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ERIC Number: ED547059
Record Type: Non-Journal
Publication Date: 2012
Pages: 245
Abstractor: As Provided
Reference Count: N/A
ISBN: 978-1-2675-1840-8
Distinctive Resources and Systemic Diversity: The Role of Signature Events in Higher Education
Freed, Gwendolyn H.
ProQuest LLC, Ph.D. Dissertation, University of Minnesota
Systemic diversity, historically a driver of U.S. preeminence in higher education, has decreased over the past four decades (Morphew, 2009). Isomorphism in the field results from rising environmental pressures-such as for legitimacy, efficiency, comportment with industry standards, legal compliance, and accountability--amid conditions of uncertainty. Resource-based theory suggests that colleges and universities, like other entities, can distinguish themselves and diversify their competitive environment by harnessing valuable resources, including distinctive competencies. This study's search for expressions of uniqueness in higher education led to the largely unexplored arena of signature events--distinctive, popular, long-standing, annual public events held on college campuses. The literature on major public events in urban settings demonstrates that events leverage cities' unusual assets, and they coordinate knowledge, skills, and networks to gain advantage over other destinations, diversifying their competitive field in the process. This study sought to explore and describe signature events in higher education, and to discover whether such events constitute valuable resources, whether they draw upon distinctive competencies, and the extent to which internal and external conditions affect how they are established and sustained. Comparatively analyzing data collected through a population survey fielded to organizers of 83 events, and pursuing in-depth case studies of ten events, the study identified characteristics, commonalities, and differences among signature events hosted by colleges and universities. Statistical tests investigating possible differences and relationships among event characteristics and institution characteristics uncovered little evidence to suggest that certain types of signature events emerge as a function of specific institutional contexts. Within events, it was not readily predictable that certain factors, such as event promotion, could be linked to other factors, such as event attendance. Two statistically significant findings emerged: that public institutions are more likely than private institutions to host fitness-oriented events, and that private colleges and public colleges exhibited different signature event spending patterns. The study affirmed support for the idea that signature events constitute valuable, rare, inimitable, and nonsubstitutable resources (Barney, 1991). It affirmed strong support for the idea that signature events draw upon distinctive competencies, described by Eden and Ackermann (2010) as the ability to do certain things well, manage key aspects directly, involve dynamic networks of activity, and yield results that align with institutional goals. The study affirmed support for Oliver's (1997) perspective that firms or organizations will acquire and sustain valuable competitive resources when those resources align with traditions, cultural norms and values, and have the support of top decision-makers in an atmosphere of trust. The foregoing theories would suggest, though this study did not seek directly to address, the idea that signature events potentially support heterogeneity among colleges and universities and thus promote systemic diversity in the U.S. higher education system. [The dissertation citations contained here are published with the permission of ProQuest LLC. Further reproduction is prohibited without permission. Copies of dissertations may be obtained by Telephone (800) 1-800-521-0600. Web page:]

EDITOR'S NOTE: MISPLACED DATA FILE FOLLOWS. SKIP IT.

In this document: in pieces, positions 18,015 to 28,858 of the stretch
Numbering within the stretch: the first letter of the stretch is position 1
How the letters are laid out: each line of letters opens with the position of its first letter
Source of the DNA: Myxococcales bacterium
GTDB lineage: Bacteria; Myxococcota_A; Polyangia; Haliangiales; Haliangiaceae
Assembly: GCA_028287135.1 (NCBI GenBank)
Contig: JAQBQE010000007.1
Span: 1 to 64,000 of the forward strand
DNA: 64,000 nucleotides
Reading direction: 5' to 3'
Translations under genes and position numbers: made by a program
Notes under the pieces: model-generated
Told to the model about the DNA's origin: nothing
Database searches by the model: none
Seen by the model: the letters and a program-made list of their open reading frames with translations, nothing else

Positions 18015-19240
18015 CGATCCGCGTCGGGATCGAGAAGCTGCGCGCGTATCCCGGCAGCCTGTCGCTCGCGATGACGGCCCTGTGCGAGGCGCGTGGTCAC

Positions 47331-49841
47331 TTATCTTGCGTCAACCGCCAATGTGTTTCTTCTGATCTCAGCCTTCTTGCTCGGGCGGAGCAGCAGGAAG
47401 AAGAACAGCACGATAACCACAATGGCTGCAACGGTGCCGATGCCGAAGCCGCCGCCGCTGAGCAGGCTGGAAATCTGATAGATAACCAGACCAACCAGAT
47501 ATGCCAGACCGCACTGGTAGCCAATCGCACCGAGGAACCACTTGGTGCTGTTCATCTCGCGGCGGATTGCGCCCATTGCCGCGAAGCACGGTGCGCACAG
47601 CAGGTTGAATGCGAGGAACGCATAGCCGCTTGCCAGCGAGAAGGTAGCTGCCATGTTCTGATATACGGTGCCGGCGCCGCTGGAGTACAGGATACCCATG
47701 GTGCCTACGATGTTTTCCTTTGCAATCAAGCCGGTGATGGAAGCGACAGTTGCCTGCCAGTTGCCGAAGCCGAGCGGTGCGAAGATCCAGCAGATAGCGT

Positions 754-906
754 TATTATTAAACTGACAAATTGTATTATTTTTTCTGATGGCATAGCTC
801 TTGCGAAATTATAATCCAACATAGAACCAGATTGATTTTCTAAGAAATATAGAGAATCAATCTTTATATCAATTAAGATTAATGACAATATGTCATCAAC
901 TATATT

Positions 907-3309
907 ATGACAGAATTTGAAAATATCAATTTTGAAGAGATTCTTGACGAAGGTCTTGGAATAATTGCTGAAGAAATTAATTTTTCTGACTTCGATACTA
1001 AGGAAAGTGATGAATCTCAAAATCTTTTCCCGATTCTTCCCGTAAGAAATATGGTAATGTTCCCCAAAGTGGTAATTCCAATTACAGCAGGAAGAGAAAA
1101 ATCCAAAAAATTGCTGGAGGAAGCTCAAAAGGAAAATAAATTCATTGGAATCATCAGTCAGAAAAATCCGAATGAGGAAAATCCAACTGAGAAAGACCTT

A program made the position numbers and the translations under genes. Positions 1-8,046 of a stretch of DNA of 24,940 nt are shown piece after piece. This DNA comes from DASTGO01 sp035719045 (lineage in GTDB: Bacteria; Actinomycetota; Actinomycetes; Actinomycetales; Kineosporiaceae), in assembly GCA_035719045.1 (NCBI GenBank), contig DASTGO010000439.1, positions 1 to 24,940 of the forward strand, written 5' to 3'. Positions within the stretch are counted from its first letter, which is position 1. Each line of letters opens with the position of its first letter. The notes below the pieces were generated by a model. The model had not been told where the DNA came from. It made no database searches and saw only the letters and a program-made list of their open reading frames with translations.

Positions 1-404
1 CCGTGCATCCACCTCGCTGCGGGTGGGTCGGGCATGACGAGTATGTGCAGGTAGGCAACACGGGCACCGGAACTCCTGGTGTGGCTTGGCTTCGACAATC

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Publication Type: Dissertations/Theses - Doctoral Dissertations
Education Level: Higher Education; Postsecondary Education
Audience: N/A
Language: English
Sponsor: N/A
Authoring Institution: N/A